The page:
• Nutrition: Regardless of the dog’s breed, it’s highly essential to feed them high-quality food only. The diet of Chinese Shar-Pei must contain good quality protein to help support their growing muscles and energy. You can add in some whole grains, fish oils, and fruits and vegetables for carbohydrates, fats, and vitamins that your dog also needs. Since Chinese Shar-Pei are prone to skin allergies, it’s essential to watch the ingredients you put in. If you’re going for dog food, make sure only to buy those that are premium. Stay away from dog food that contains fillers and unnecessary additives as these have low nutritional content and may cause problems in your dog’s digestion.
  • Grooming: Chinese Shar-Pei have short coats that shed regularly. Though these coats may require minimal maintenance, it’s still best to do some weekly brushing to remove loose hair and debris. It’s even better if you can do this daily so you won’t have a lot of problems when cleaning up loose hair on floors and furniture. Bathe them every month or so. These dogs may have that odor smell, and regular baths will help ease it. Check and clean their ears regularly, too, to prevent ear infection. I also recommend that you wipe down the folds every day or every week to ensure that no dirt accumulates in between those. Nails should be kept short always. Long nails can be painful and will cause a lot of discomforts when they’re running.
  • Exercise: The Shar-Pei exercise needs vary from one dog to another. They’re not the kind of dogs who need lots of activities. They will do well whether you are active or not. A few short walks a day should suffice for these dogs. You can also provide some activities that you can do together to make him happier.
  • Health: Chinese Shar-Pei have a rather short lifespan, and they are prone to a lot of diseases. Shar-Pei fever, the swelling of the hock joint, is unique to the dog breed. This results in reluctant movements, abdominal pain, vomiting, diarrhea, and difficulty in breathing. Demodectic Mange is also common. This is a skin condition your dogs can get if you don’t take care of their skin folds. Other diseases you need to watch out for are hypothyroidism, cancer, elbow dysplasia, seborrhea, pyoderma, patellar luxation, hip dysplasia, and gastric torsion, OCD, glaucoma, and entropion. It’s necessary to watch out for what your dog eats and to clean their folds to prevent some of these diseases regularly. There are also screening tests available that your dog can take so you can detect diseases early. At the same time, you’ll be able to rule out those that your dog doesn’t have.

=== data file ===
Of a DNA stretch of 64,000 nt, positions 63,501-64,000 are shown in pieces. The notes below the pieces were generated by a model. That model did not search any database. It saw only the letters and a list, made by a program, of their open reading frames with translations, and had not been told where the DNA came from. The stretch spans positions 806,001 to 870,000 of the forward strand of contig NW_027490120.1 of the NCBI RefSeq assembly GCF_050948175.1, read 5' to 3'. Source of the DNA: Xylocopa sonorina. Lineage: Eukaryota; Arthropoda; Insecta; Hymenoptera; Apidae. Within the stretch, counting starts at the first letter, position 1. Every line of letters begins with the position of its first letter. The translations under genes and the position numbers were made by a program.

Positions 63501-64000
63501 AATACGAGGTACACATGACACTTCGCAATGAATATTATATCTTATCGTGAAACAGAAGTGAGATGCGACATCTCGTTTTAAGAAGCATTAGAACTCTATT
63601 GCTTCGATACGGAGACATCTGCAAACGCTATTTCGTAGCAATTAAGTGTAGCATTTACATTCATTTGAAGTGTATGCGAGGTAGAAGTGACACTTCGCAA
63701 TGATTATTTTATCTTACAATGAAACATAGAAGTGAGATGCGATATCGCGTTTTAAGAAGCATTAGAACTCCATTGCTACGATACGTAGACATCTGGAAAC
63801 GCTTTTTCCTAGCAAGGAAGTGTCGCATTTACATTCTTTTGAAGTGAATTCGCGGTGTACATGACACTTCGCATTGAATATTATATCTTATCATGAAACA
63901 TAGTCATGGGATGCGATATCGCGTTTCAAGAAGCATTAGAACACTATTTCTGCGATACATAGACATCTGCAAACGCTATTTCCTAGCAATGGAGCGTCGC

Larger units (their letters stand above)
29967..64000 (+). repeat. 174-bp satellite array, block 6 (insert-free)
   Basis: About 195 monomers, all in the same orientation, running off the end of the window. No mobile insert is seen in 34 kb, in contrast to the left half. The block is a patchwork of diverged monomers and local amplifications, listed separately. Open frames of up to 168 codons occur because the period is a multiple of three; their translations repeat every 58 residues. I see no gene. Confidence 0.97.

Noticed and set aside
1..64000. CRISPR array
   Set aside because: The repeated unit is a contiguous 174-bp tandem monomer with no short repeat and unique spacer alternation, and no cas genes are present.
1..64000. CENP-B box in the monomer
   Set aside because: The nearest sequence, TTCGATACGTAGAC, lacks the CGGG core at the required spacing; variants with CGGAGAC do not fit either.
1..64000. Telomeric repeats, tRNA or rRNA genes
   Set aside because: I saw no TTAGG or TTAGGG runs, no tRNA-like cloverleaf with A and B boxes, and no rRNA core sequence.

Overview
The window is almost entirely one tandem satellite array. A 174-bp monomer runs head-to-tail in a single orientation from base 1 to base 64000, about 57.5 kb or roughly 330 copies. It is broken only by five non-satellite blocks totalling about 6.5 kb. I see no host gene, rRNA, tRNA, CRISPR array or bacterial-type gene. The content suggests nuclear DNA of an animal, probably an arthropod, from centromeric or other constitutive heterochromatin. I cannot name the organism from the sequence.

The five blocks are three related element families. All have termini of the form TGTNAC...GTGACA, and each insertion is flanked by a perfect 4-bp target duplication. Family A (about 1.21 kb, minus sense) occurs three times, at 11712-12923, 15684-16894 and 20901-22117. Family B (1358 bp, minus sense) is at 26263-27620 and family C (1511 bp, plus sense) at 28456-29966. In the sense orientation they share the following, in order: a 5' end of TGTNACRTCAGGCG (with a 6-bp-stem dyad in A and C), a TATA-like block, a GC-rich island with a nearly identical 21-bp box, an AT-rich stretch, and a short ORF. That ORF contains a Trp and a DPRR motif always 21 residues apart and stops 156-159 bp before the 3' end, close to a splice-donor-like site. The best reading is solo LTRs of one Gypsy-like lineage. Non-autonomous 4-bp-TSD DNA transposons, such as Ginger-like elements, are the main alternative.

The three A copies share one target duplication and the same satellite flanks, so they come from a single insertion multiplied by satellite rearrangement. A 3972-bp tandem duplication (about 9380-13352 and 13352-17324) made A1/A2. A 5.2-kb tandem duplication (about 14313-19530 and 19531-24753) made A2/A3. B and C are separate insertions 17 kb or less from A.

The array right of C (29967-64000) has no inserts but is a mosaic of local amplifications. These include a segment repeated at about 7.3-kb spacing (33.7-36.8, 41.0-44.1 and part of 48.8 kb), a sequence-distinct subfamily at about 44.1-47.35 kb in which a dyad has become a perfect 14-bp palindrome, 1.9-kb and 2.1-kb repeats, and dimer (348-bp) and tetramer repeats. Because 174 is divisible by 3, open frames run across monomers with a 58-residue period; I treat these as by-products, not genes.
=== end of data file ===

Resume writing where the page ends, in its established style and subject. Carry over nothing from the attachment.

• Lifespan: The life expectancy of Chinese Shar-Pei is 8-12 years.

Fun Facts about Chinese Shar-Pei

  • Chinese Shar-Pei originated in Ancient China around 200 BC.
  • Their loose skin is designed to protect them in dog fights.
  • Communism in China nearly ended the dog breed; they received a Guinness Book of
  • World Record for the “rarest dog breed” in the late 60s and 70s
  • Their existence was saved by Matgo Law.
  • Shar-Pei means “sand skin”; it refers to the rough texture of the coat and its wrinkled skin.
  • The Chinese Shar-Pei’s tongue comes in blue-black color.
  • Their coat comes in 21 different colors.

Check Out Other Non-Sporting Dog Breeds:
American Eskimo Dog, Bichons Frises, Boston Terrier, Bulldog, Chow Chow, Coton de Tulear, Dalmatian, Finnish Spitz, Keeshonden, Lhasa Apsos, Lowchen, Norwegian Lundehund, Schipperkes, Shiba Inu, Tibetan Spaniel, Tibetan Terrier, Xoloitzcuintli